“The brown enormous odor he lived by was too close,
with its breathing and thick hair,
for him to judge. The floor was rotten; the sty
was plastered halfway up with glass-smooth dung” (Bishop, 1951)
This barbaric and ghastly description of a man sentenced to reside with the animals as punishment for the poor decisions he’s made throughout his life showed me that abandoning everything you’ve known and been accustomed to is not always rewarded. Sometimes, it’s rewarded with misery. Misery that confines you in a pigsty with dung covered walls closing in on you and filling your lungs with the stench of regret. Powerful stuff especially for a spotty, hormone riddled teenage gremlin whose main existential crises at the time was trying to convince any girl in his year to let him “grab the tit”.
I believe I subconsciously and unknowingly toyed with Bishop’s words upon my arrival in Canada. I can’t fail…I mustn’t fail…or the shit-smeared across that god fore-saken pigsty will read my name. So then began my search for the perfect LinkedIn life which meant if I find a job with a title then everyone at home will know that I’m not a failure and I’m not dining with pigs.
A couple of weeks in, my desires came to fruition and I was offered a job that I had no right to accept, but did anyway – “Business Development and Community Relations Manager”. Did I know what it entailed? No. Did I know what it meant? No. Was I qualified in any way for this role? Ohhh fuck no. Did I take it anyway? You betchya. The matter of the fact is, if they offered me a position as “toe licking technician Grade IV” I would have gotten on my knees and spat out my tongue like a thirsty dog. I could only tread water for so long and after an extremely stressful four months, I was subsequently sacked. I could assign some blame to my former employers for my shortcomings, but all-in-all it was my naivety and pining for status that led me to be hoist by my own petard.
This was a very difficult time in my life. Being the first of my friends to step on the career ladder in Canada I was ashamed to have blown the opportunity. The feckless act of altering my employment status on LinkedIn to one of perceived value (Business Development Manager) to one of perceived inferior value (Construction labourer) gave me considerable emotional trauma. Alas, with most things – time heals all wounds. That labouring job gifted me with a stressless and superb work-life balance that consequentially resulted in the greatest summer of my life, so far. Moreover, my dismissal from my managerial role gave me something far superior to a fun summer, it gave me perspective. I agree with when he says…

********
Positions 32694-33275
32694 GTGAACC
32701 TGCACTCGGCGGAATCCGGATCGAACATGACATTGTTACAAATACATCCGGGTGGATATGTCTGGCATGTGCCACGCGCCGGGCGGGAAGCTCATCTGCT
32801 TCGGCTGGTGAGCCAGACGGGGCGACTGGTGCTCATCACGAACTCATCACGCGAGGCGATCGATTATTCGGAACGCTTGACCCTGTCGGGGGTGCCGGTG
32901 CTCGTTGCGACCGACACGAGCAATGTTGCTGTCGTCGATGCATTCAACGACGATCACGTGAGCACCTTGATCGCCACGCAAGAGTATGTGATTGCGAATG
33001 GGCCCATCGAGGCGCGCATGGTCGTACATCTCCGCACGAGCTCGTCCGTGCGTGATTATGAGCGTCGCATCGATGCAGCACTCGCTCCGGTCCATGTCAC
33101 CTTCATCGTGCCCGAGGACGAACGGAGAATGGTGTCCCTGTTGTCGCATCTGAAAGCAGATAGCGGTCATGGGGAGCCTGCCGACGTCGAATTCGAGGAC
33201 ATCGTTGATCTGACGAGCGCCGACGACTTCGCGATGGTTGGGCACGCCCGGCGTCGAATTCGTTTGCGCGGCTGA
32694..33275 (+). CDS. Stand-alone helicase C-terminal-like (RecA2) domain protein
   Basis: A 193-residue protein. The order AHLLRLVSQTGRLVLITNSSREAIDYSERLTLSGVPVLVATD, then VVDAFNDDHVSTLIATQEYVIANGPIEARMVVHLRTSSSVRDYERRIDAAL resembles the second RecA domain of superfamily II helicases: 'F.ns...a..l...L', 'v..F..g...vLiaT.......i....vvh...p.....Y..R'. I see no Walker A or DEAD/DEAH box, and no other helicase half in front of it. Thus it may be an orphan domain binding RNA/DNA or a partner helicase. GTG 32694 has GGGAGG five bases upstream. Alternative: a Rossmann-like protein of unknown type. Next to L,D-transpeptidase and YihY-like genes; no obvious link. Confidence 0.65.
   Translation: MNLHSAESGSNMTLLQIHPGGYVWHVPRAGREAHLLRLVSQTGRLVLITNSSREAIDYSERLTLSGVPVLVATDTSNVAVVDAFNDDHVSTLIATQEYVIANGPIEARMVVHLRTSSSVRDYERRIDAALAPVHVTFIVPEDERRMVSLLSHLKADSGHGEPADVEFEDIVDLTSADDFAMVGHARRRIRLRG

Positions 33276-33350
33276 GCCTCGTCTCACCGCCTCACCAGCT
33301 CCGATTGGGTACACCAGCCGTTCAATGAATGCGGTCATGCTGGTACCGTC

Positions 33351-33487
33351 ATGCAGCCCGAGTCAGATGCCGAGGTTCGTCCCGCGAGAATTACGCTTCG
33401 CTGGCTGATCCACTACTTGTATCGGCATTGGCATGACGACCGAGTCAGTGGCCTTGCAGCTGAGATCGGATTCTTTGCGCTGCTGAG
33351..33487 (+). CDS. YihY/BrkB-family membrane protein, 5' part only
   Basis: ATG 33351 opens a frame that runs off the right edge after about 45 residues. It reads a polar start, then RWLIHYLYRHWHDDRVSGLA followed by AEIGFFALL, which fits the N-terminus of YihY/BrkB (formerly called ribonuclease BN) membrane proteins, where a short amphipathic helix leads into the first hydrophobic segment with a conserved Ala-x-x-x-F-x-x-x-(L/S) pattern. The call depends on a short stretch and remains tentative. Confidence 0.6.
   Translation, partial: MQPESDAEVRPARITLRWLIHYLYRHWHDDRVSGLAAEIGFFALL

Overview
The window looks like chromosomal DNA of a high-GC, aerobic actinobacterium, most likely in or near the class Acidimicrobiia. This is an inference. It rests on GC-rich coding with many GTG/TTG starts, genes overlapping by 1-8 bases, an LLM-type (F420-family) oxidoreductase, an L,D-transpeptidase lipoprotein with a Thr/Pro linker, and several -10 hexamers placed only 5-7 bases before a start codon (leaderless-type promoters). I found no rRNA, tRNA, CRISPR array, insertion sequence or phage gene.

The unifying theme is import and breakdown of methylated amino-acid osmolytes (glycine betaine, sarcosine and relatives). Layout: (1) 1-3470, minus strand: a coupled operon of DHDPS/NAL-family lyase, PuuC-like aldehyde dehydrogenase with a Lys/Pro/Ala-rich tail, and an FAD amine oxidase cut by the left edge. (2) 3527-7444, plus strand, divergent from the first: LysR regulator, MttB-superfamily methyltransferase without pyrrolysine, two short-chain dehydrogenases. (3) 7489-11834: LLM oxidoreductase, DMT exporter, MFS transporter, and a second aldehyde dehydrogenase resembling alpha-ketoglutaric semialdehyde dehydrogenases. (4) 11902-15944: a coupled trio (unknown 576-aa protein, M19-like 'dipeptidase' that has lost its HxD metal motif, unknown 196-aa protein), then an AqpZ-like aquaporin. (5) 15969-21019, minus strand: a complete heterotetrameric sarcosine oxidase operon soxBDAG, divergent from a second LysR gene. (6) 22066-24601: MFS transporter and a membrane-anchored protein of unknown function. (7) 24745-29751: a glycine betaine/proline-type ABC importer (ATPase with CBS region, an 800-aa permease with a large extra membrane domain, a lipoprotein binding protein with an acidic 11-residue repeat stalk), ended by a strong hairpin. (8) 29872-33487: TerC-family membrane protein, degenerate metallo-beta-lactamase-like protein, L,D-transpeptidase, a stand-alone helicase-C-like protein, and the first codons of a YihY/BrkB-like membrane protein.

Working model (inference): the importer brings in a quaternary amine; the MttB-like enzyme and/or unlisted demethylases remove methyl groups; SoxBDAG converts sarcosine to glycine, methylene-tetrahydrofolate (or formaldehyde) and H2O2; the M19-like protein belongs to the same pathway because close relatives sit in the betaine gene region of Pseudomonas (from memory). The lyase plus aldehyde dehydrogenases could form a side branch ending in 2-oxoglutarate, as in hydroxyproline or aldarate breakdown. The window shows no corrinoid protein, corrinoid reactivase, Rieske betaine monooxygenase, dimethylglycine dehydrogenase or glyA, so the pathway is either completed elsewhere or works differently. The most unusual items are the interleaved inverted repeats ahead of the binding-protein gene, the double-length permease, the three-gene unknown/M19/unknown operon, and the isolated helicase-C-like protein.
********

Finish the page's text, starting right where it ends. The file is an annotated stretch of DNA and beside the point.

“We might start by considering the all-too-black-and-white words themselves: success or failure. You are either a success, a comprehensive, singular, over all good thing, or its opposite, a failure, a comprehensive, singular, irredeemably bad thing. The words imply no alternative and no middle ground. However, in a world as complex as ours, such generalizations are a sign of naïve, unsophisticated or even malevolent analysis. These are vital degrees and gradations of value obliterated by this binary system, and the consequences are not good.” (Jordan Peterson, 2018, p.88)
In conjunction with what Peterson says, I too fell into the binary finger trap of success and failure. Being kicked off my smug pedestal was just the wake-up call I needed to realise that success is not measured in the length of your job title and failure is not measured in the dirt betwixt your fingernails. However, this is not the Big Lebowski and I can’t shrug off the anxieties I still have about this dilemma. I want to succeed. I don’t want to fail. Perhaps, the fear I have about returning home to Ireland is not that I won’t be perceived as the homecoming prosperous prodigal son, but that my attainable prosperity is still to be achieved and perhaps, I’m hindering my potential by leaving. Bishop closes her malevolent masterpiece with the lines…
“But it took him a long time finally to make up his mind to go home”
Perhaps, my mind is not made up just yet.
The anxieties and fears I feel about returning to my native land do not come from a place of resentment. I’ve missed Ireland since I departed its shores and if by some strange occurrence I never return, like a lover lost she would play on my mind for the rest of my days. It’s a country that is home to people who have given me so much. Home is where the heart is and mine remains nestled in the dew-soaked grass at the foot of the Sliebh Bloom mountains.
Yet, my mind is fickle and easily tormented by frivolous concerns. I believe that those I love and are waiting for me in Ireland love me still, and I believe that my potential is not confined within the borders of any one state, but as I stand on the precipice of returning home, that inner voice still asks: what if I’m wrong?